"As a director-writer, I believe you always have conceptions of what kind of actors you want for particular roles," writes recent film graduate Steven Ray Morris in an email. "But in my personal experience, trying out as many people as possible leads to more options. Often actors bring new angles to the characters. If you really care about the film, making that brave step to voice your concern is only a good thing. Sure, egos might be bruised—Renaissance types who direct/write/act can be a tad inflated—but better to explore your options than settle with a mediocre product."


I'm not an actor. I came across your column when I was posting a casting notice for a film I'm directing. Well, I'm done casting now and thought you might be able to give me some advice. I am pretty new to directing and not sure how to rev up the chemistry between my two main actors. It doesn't really seem like they're attracted to each other.

—Director in Need


With chemistry, it can pay to be a little bit tricky. Sometimes playfulness can spark a missing connection. Here are a few ideas:

Put your actors through some silly things together—they can bond over what a kook you are. Have them do the scene holding hands, tickling one another, or sitting on the ground looking at each other. Make it a contest: If either looks away, they have to start over. Or have them do the scene but make it about who can make the other one laugh first. Try it as an opera. Have them run around the building and start the scene when they're totally winded. The point with these kinds of things is not to actually shoot the scene that way, but to help the actors relax, drop their self-awareness, and connect.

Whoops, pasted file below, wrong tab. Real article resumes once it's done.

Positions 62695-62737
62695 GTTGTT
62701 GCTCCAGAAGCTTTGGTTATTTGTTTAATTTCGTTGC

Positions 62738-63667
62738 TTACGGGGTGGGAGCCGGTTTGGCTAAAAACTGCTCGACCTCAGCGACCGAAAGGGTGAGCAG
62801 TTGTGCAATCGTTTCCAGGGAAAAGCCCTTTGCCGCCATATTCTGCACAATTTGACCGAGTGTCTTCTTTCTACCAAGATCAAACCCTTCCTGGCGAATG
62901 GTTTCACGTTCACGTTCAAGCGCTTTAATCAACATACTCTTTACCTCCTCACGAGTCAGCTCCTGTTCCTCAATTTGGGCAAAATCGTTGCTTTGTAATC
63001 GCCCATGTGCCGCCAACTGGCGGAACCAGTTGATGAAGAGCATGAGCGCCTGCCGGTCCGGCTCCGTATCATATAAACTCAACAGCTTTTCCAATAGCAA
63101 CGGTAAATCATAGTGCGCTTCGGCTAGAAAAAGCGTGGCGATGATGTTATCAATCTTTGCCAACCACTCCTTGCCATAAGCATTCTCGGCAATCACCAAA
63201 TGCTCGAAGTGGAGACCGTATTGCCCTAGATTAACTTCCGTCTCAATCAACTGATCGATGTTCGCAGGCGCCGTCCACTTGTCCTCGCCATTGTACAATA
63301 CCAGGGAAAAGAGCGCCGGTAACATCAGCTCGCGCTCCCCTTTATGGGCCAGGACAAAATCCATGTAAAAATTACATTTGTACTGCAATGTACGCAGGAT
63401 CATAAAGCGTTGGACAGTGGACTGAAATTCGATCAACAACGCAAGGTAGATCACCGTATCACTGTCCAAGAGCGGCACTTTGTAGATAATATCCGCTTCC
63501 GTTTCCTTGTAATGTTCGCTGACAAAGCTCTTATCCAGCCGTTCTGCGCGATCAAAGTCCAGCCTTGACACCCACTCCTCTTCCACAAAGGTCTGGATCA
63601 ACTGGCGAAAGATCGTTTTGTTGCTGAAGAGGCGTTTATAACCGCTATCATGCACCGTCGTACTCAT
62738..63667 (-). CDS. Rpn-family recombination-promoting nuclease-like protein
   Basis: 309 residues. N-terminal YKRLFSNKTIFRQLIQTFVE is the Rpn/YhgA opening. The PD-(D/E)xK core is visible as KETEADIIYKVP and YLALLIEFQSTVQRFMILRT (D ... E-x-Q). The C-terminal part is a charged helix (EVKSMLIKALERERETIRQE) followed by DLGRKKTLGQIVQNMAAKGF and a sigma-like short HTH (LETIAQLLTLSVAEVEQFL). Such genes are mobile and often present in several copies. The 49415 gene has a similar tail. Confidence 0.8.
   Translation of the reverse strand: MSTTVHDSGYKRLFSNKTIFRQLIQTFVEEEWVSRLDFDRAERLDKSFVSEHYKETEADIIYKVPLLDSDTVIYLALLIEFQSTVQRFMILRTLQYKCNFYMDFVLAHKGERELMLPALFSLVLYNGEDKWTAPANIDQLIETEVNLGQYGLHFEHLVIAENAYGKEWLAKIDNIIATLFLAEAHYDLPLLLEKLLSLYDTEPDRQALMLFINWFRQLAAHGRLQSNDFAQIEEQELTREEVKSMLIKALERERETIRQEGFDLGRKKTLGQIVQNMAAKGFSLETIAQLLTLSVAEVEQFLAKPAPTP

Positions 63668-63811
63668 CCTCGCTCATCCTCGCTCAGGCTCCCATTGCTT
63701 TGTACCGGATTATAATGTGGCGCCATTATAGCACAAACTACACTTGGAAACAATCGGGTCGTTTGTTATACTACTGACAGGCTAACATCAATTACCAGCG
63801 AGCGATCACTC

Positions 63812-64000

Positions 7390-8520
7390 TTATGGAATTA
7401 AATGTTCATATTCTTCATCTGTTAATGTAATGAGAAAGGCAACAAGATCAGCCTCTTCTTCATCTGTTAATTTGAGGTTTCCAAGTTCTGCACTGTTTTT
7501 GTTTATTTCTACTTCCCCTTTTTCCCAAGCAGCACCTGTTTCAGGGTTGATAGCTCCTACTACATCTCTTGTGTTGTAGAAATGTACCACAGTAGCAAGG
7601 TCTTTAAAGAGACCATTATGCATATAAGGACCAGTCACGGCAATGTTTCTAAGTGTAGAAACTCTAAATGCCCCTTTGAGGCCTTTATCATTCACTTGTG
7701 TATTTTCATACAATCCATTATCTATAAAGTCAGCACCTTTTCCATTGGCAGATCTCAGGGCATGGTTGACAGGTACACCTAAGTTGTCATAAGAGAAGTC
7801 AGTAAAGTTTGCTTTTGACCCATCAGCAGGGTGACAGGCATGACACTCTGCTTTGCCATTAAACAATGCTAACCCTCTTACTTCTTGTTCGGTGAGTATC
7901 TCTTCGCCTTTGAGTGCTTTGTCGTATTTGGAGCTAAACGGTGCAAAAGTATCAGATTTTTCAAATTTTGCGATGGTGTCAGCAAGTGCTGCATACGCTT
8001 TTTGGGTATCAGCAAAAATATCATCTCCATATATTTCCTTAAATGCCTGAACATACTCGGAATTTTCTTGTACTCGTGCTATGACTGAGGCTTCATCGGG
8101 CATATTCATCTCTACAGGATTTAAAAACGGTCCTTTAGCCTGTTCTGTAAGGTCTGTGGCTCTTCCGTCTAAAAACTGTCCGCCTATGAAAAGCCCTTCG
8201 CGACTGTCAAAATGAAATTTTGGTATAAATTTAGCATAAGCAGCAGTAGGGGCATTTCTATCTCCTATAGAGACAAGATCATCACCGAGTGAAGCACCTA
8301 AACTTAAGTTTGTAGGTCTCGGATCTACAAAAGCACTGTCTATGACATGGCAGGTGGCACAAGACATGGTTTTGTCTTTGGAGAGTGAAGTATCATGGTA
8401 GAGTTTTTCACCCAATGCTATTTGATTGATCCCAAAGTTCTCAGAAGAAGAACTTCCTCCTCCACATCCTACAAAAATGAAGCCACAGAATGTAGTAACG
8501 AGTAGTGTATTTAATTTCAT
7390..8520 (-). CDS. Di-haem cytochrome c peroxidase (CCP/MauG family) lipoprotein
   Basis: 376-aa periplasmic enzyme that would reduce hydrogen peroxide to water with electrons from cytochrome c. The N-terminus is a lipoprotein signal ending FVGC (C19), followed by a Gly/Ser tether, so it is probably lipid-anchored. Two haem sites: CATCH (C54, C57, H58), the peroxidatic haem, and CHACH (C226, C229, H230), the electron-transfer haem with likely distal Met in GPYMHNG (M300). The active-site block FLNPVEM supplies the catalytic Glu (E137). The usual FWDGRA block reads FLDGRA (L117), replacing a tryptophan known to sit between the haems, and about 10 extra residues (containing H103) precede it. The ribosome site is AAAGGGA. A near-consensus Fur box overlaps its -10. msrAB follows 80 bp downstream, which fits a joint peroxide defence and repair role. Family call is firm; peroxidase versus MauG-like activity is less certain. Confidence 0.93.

For more advice, pick up Judith Weston's book "Directing Actors." It's full of practical suggestions for speaking to actors in, well, actor-speak. And next time, remember that old adage: "Ninety percent of directing is good casting." Call back your potential couples together whenever possible, so you can eye their chemistry before you cast them.